After spending the better part of the last two weeks moving, stressing about moving, and barely riding because of the seemingly interminable state of moving, I finally got to ride again!
Last Tuesday and Wednesday, I was so excited to be back on the bike, it could have been a flat, straight ride and I would have been happy. Luckily, neither ride was. One was a 25 mile road loop with lots of climbing. The other was a good time on the Toa in Jacksonville.
The real fun started Friday. With the day off in celebration of the 4th, I took off on the C3 at sunrise. My plan was to climb a bunch of the local hills and hopefully log 10,000 feet.
After climbing Cady Rd in Jacksonville, Woodrat on Sterling Creek Road, and Poorman’s Creek, it was time to tackle the biggest climb of my planned route, Anderson Butte.
Keeping a good pace that wasn’t slow, but not fast enough to wipe me out, I cruised up the approximately 2500′ climb without too much pain.
With some portions of the climb reaching gradient percentages in the mid to upper 20’s, I was happy when I topped out and didn’t feel too bad!
After screaming back down a lot faster than I should have, it was up and over Dark Hollow, up and down Coleman Creek, over Adams, and up one of my favorite climbs, Anderson Creek. That’s the last place I’ve seen a bear while riding. I’m happy to report that was a couple years ago!
From there, it was up Wagner Creek. By the time I reached the gravel, I was at 4 hours in, almost out of water, and the temps were already pushing 90. Stop me if you’ve heard this before….
Knowing I only had a few more hills to climb, I figured I’d push on. I climbed Payne Rd (aptly named that day) and Terri Dr before heading up Coal Mine.
My final climb was Hillcrest. Yes, the scene of both my failed Everest attempts. Right now, I really hate that road. No. Really. As I reached the point where Hillcrest meets McAndrews, I realized the lack of water and the heat were not helping. I called it a day, crawled back home, and finished the day with 89 miles and 9500′ of climbing. Good enough!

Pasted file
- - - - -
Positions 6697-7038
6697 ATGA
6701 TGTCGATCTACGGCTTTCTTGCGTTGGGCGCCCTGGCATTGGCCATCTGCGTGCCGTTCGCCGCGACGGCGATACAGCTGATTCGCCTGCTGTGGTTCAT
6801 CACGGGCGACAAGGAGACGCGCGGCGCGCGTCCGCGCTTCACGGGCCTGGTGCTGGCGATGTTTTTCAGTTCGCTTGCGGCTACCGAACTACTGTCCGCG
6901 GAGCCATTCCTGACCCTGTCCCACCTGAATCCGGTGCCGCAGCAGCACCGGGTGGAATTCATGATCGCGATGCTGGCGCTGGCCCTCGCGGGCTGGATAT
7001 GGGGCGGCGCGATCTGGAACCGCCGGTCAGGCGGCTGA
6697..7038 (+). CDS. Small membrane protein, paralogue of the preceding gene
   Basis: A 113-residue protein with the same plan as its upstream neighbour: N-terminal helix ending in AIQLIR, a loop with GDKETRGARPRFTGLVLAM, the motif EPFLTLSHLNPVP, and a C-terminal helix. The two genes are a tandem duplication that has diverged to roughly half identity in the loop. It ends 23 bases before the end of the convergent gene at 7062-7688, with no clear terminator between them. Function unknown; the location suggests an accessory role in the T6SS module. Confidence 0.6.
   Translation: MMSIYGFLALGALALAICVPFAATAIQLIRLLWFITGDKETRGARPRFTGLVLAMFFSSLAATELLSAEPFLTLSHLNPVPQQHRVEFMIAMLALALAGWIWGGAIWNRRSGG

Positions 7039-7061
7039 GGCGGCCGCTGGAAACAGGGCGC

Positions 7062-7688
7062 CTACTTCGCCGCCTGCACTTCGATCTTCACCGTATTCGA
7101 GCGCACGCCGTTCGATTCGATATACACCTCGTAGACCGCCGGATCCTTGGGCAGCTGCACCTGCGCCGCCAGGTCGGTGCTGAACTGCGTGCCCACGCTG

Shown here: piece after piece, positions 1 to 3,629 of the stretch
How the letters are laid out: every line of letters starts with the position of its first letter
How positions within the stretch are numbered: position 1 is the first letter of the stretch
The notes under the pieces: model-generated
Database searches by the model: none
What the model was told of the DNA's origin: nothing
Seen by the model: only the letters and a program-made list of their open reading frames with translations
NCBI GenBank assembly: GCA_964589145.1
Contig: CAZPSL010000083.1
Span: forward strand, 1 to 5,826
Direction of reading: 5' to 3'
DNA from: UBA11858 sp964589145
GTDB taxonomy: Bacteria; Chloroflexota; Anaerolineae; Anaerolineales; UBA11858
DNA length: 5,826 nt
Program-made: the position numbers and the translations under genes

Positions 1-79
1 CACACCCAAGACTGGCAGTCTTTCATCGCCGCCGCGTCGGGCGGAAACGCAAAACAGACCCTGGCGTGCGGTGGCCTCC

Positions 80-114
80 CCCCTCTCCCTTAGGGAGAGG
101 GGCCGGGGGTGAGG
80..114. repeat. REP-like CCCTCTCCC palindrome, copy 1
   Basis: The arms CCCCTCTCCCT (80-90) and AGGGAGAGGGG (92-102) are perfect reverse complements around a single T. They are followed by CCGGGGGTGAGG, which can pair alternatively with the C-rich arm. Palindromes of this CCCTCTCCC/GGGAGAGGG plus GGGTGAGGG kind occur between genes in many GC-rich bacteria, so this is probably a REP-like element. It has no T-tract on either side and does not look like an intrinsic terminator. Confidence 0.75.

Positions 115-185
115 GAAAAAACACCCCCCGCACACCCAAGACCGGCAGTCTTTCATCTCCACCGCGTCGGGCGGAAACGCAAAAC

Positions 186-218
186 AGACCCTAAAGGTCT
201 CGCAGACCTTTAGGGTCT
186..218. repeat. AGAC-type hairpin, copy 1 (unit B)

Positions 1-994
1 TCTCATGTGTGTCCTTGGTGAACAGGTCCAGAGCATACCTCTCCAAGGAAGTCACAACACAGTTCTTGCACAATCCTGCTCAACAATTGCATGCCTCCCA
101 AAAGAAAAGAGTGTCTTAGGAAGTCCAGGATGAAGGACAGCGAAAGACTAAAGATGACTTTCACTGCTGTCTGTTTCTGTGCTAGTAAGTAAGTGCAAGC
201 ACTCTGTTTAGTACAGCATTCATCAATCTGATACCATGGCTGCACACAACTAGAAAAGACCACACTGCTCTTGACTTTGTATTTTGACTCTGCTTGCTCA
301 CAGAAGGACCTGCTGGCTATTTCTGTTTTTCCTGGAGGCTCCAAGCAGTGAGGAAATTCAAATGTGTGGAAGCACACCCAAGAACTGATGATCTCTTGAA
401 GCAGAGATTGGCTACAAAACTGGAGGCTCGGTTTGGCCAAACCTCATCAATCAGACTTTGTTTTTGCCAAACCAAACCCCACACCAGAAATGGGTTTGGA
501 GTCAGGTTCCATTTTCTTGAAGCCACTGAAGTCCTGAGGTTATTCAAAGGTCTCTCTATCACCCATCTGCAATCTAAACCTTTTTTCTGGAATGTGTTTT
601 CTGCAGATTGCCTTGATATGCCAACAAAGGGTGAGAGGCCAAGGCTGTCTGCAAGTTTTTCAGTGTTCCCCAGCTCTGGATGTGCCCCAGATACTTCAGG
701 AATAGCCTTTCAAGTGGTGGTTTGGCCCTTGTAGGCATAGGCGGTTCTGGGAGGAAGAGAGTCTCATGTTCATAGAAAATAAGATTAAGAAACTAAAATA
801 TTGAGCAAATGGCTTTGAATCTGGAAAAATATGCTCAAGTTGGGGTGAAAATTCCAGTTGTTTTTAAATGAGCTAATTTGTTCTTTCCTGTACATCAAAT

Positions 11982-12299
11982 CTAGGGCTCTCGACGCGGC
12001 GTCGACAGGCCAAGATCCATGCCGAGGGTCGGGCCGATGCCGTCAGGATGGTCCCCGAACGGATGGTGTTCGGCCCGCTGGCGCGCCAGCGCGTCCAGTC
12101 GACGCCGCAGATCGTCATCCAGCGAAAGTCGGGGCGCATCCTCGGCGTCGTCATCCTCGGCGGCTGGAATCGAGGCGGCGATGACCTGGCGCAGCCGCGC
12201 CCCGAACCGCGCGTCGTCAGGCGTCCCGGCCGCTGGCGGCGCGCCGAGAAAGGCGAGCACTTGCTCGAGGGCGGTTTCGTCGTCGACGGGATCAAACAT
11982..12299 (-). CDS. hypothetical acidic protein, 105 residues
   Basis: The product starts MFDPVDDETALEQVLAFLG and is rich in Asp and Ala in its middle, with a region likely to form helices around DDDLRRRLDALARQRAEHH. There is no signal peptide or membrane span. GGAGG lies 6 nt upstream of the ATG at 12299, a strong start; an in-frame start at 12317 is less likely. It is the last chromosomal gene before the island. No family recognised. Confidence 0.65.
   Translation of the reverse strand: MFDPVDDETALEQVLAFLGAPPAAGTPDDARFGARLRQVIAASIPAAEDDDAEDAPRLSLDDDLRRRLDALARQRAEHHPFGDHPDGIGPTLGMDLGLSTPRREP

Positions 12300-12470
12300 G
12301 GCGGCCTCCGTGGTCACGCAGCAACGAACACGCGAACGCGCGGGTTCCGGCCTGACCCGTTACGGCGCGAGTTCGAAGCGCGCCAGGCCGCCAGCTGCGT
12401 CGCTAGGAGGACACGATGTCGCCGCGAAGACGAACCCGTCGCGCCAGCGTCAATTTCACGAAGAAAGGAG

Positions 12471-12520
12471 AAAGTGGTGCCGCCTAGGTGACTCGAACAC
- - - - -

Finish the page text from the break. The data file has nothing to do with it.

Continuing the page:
Independence Day found me up early again. This time, it was a fast 35 miles that included Jacksonville, Ruch, Buncom and Woodrat. I set a lot of PR’s on several stretches during the ride. I felt really strong (for me)!! Maybe I should move more often!
Finally, Sunday rolled around and it was time to get back on the Toa. With my friend saying a 7:30 start time was too early for him, I headed out to Applegate Lake on my own.
I had never ridden my bike from Applegate Lake to Squaw Lake, so I parked at the French Gulch trailhead and did just that. It’s a good ride that could be great if all the lush greenery wasn’t covered in a thick layer of dust. Whenever a car passed me, I would be riding in its dust for a good 10 minutes. Fortunately, I only saw 3 or 4 cars.
Once at Squaw, I took the trail up to Little Squaw. It’s open to bikes, but there’s so many downed trees on the trail it was hardly worth the ride.
Squaw Lake is kind of a cool place. While not a big lake, you have to walk a little bit (or ride) to get to it from the road. This tends to keep it uncrowded. I even saw 4 or 5 empty campsites (on a holiday weekend no less!)
Before heading back down to Applegate, I decided to check out a trail that starts from the Squaw Lake parking lot. I’ve often wondered where it goes. I’ve heard it ties in to a bunch of other trails above the lakes. After a half mile of riding and staring at a hefty climb, I decided I would come back when I have more time. Summit Lake Trail definitely deserves another shot!
Trying to beat the heat, I headed back to the car. On the final climb, I came across a pipe wrench laying in the middle of the gravel road. Deciding I hadn’t put in enough work for the weekend, I strapped it to my hydrapack and finished off the ride. You can’t pass up a good pipe wrench!
I’m so excited to be getting back to a normal riding schedule and pretty stoked with how fast I was able to recover after both Friday’s and Saturday’s rides.
It’s almost time to start thinking about the final double century in September. Alright, maybe I shouldn’t get ahead of myself…